Chosen few. When Uganda attained independence in 1962, under the leadership of Apollo Milton Obote as Prime Minister and Kabaka Muteesa II as President, a cabinet was formed. The first cabinet had 17 ministers and 11 parliamentary secretaries (equivalent of ministers of state). Fifty years later, Uganda ‘boasts’ of 30 Cabinet Ministers (with two vacant positions] and 47 Cabinet ministers (two slots vacant). The size of the Cabinet has grown but whether the number of ministers translate to performance is debatable.
Prime Minister, Apollo Milton Obote
The Lango North east MP led Uganda into independence in 1962 and served as Prime Minister from 1962 to 1966. He was president from 1966 to 1971 and again from 1980 to 1985. During his first reign as President, Obote published a series of pamphlets which were supposed to outline his political and economic policy. His government took over a 60 per cent share in major private corporations and banks in the country in 1970 while food shortages sent prices through the ceiling. Obote’s persecution of Indian traders contributed to this. He was of Akokoro Village in Apac District, Northern Uganda, Obote began his education in 1940 at the Protestant Missionary School in Lira, and later attended Gulu Junior Secondary School, Busoga College and eventually university at Makerere University. He was the leader of UPC party that formed an alliance with Kabaka Yekka to lead a coalition government into independence. After his ouster from power, Obote fled to Tanzania and later to Zambia. He Obote died of kidney failure in South Africa in 2005.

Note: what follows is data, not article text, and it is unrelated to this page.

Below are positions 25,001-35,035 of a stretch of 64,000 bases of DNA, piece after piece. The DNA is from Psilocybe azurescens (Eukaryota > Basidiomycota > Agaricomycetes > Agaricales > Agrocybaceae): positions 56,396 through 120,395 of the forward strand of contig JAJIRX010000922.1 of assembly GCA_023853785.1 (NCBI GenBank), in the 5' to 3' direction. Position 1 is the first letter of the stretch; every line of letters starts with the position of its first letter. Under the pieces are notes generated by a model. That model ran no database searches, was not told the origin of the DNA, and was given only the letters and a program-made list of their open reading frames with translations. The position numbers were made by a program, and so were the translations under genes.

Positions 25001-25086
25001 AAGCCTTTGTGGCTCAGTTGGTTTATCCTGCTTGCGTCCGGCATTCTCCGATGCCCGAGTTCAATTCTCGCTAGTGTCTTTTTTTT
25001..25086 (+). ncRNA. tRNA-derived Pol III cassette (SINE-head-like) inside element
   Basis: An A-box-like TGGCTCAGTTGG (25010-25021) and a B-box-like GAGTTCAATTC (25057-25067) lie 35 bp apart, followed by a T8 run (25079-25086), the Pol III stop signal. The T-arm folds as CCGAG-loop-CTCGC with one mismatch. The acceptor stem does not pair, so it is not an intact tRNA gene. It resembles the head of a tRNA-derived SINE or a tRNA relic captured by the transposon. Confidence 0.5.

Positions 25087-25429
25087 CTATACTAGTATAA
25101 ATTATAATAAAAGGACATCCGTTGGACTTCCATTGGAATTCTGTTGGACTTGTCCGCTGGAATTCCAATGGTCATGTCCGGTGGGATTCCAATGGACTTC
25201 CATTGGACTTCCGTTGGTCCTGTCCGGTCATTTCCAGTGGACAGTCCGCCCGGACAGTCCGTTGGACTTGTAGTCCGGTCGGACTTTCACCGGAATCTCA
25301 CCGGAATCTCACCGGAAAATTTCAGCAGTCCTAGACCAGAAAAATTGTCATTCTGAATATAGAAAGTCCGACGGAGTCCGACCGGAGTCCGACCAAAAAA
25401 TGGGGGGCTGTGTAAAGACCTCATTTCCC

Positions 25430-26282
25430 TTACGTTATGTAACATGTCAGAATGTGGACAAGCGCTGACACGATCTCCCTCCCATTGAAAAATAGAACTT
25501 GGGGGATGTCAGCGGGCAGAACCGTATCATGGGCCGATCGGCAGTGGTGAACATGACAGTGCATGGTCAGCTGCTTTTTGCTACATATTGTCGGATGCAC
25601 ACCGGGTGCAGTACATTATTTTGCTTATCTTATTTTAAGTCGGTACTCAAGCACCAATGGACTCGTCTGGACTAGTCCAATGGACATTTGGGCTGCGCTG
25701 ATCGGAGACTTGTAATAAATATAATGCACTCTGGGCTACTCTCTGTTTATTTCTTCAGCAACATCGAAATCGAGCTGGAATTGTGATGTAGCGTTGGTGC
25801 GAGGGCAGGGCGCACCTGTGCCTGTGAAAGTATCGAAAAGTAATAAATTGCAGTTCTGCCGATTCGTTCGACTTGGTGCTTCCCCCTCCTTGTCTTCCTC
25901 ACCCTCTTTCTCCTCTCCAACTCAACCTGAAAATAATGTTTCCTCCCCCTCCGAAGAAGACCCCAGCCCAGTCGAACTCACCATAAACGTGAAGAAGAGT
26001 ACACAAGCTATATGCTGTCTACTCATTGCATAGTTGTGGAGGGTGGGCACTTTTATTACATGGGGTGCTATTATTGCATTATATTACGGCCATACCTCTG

Akbar Adoko Nekyon, [Minister of Information Broadcasting and Tourism]. He was MP for Lango Lango South East.
Dr Emmanuel B. Lumu, [Minister of Health]. He was the MP for Kyadondo North.
John K. Babiiha, [Minister of Animal Industry and Fisheries]. He was a specially elected Member of Parliament.
Felix K. Onama, [Minister of Works and Labour ]. He was Minister of Defence in the Obote government.
Mathias M. Ngobi, [Minister of Agriculture and Cooperatives]. He was the MP for Busoga South.
Dr Luyimbazi J. S. Zake, [Minister of Education]. He was also Masaka Central Member of Parliament.
Kalule Settala, [Minister of Works and Labour ]. He was also MP Mengo-South East.
Cuthbert J. Obwangor, [Minister of Regional Administration ]. He was also Member of Parliament for Teso East.
Minister of Justice, Grace K. Ibingira
Born on May 23,1932 in Ibanda, Ankole, Ibingira is the one who designed Uganda’s national flag. He studied in Mbarara High School [1942-1950], King’s College Budo, [1951-1953], University of Wales [1955 – 1958] and University of London. He was a member the Legislative Council in 1960 and was re-elected MP for Ankole West in 1962. Ibingira is a founder-member of UPC . He was the Minister of Justice [1962-1966], Minister of State in the Prime Minister’s Office in charge of Public Service [1964-1966] and Secretary-General of UPC [1964-1966]. He was also the permanent representative to the UN from August 1971 to 1974 and a supporter of the EAC federation. Actively promoted the merger of the Uganda National Congress and Ugandan People’s Union. He was a major figure in the formation of the Kabaka Yekka-UPC alliance that Kabaka Muteesa become president and Obote Premier.
Some of the information adapted from Wikipedia.